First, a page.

Businesses are facing critical transitions in 2021 and heading into 2022. As they come out of a pandemic-focused 14 months, they are now looking at a continued focused digital transformation by taking the best of what we learned in 2021 and applying it to becoming a more agile business in the future.
Employers are struggling to hire workers, and productivity has fallen in many service-oriented industries. Inflation is also seen as a considerable threat as governments have continued with deficient spending to keep the economy from spiraling out of control. Many workers were unable to work throughout much of the past 14 months.
Read on for our in-depth look at the major trends facing small businesses heading into the next year and how business owners can prepare now for what’s coming in the future.
Remote Teamwork is Still on the Rise
Remote work was growing slowly before the pandemic for knowledge work jobs. As the speed of the internet increased around the world and employment became ever more digital, forward-thinking employers were already leveraging remote work as a way to open themselves up to new talent pools.
There are a lot of benefits to remote work, such as:
Employees can live in areas that have a lower cost of living
Most employees are more productive as there is less idle chit-chat at the office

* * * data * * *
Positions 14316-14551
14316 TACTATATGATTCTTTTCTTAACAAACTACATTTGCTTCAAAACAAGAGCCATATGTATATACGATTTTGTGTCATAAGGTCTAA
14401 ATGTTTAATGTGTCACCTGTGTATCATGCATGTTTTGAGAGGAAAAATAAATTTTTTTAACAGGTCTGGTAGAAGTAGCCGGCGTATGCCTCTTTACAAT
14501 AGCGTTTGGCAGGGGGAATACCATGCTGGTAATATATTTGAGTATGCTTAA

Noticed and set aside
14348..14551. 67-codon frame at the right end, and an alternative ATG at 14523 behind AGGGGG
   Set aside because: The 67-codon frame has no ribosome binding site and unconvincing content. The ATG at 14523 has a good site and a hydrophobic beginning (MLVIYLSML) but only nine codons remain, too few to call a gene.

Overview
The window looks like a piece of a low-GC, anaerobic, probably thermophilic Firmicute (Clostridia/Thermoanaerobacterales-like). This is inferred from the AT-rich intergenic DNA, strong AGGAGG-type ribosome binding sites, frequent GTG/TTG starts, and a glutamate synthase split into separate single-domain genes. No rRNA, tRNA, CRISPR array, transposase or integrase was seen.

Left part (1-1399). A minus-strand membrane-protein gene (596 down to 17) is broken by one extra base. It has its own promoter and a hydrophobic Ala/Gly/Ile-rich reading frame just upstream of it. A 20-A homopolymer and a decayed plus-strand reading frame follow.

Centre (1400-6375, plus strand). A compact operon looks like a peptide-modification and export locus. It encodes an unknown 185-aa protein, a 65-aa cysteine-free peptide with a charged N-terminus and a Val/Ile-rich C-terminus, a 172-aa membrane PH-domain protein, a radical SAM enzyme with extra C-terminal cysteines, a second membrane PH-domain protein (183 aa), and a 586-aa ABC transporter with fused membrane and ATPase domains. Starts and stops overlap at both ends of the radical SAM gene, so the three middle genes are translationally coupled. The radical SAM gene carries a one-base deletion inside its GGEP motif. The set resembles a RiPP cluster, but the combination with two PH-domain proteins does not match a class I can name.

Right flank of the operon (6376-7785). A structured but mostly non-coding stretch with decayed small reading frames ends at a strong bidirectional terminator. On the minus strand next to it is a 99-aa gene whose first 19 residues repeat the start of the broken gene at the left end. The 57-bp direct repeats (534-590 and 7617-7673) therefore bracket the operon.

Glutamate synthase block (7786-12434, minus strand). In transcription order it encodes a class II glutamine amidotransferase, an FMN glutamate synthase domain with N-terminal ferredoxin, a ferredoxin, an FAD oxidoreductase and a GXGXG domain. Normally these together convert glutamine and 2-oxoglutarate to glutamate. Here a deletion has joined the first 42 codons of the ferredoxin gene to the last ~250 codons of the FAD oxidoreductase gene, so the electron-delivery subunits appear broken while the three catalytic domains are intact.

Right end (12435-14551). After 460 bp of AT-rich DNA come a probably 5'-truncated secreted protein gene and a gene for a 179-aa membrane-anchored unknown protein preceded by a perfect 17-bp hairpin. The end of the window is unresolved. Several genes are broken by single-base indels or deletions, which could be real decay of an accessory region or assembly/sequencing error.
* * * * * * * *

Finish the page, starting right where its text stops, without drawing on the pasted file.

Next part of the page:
Less time commuting means employees have a better work-life balance
COVID-19 not only forced us to grow remote work capabilities by leaps and bounds but ushered in a new era of work that’s here to stay. After a year of working at home, employers have realized that it works, and employees have reported boosted productivity.
Even though the worldwide pandemic shut borders and upended life as we knew it, projects still got finished. Profits for many industries increased, and employees found that they preferred working at home in an asynchronous lifestyle.
There is still a lot that organizations are learning in order to transition their staff to either fully remote or hybrid work. While some organizations are looking to return to full-time in the office, many have realized that remote work is successful, offers benefits for everyone, and it’s quite possibly the way of the future.
There are still benefits to gathering a few times a year for team building, meetings, and more, however. Many teams are not looking to a remote-only environment – they’re looking at a “remote-first” one. Remote-first means that working remotely is the primary way that things get done, with the flexibility to go into the office when needed.